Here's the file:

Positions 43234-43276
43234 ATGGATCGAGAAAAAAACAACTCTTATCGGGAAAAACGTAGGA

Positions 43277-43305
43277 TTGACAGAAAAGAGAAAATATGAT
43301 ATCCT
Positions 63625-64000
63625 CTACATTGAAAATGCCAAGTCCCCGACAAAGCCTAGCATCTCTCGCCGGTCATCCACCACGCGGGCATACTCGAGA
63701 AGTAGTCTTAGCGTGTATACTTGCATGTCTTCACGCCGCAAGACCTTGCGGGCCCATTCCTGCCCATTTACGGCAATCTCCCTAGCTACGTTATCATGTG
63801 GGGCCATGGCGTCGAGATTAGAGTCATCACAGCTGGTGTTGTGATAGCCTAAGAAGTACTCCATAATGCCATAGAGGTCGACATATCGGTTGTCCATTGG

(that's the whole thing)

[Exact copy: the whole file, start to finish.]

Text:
Positions 43234-43276
43234 ATGGATCGAGAAAAAAACAACTCTTATCGGGAAAAACGTAGGA

Positions 43277-43305
43277 TTGACAGAAAAGAGAAAATATGAT
43301 ATCCT
Positions 63625-64000
63625 CTACATTGAAAATGCCAAGTCCCCGACAAAGCCTAGCATCTCTCGCCGGTCATCCACCACGCGGGCATACTCGAGA
63701 AGTAGTCTTAGCGTGTATACTTGCATGTCTTCACGCCGCAAGACCTTGCGGGCCCATTCCTGCCCATTTACGGCAATCTCCCTAGCTACGTTATCATGTG
63801 GGGCCATGGCGTCGAGATTAGAGTCATCACAGCTGGTGTTGTGATAGCCTAAGAAGTACTCCATAATGCCATAGAGGTCGACATATCGGTTGTCCATTGG